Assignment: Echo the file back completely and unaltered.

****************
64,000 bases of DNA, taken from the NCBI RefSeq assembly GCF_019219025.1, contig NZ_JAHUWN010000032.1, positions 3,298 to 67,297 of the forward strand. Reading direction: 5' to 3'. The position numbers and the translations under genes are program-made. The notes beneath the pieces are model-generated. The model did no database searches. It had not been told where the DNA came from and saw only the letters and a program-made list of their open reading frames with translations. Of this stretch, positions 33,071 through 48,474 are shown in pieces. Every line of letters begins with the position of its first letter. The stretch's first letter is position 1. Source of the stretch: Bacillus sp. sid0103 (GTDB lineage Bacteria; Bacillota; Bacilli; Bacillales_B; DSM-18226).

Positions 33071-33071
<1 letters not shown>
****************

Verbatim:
64,000 bases of DNA, taken from the NCBI RefSeq assembly GCF_019219025.1, contig NZ_JAHUWN010000032.1, positions 3,298 to 67,297 of the forward strand. Reading direction: 5' to 3'. The position numbers and the translations under genes are program-made. The notes beneath the pieces are model-generated. The model did no database searches. It had not been told where the DNA came from and saw only the letters and a program-made list of their open reading frames with translations. Of this stretch, positions 33,071 through 48,474 are shown in pieces. Every line of letters begins with the position of its first letter. The stretch's first letter is position 1. Source of the stretch: Bacillus sp. sid0103 (GTDB lineage Bacteria; Bacillota; Bacilli; Bacillales_B; DSM-18226).

Positions 33071-33071
<1 letters not shown>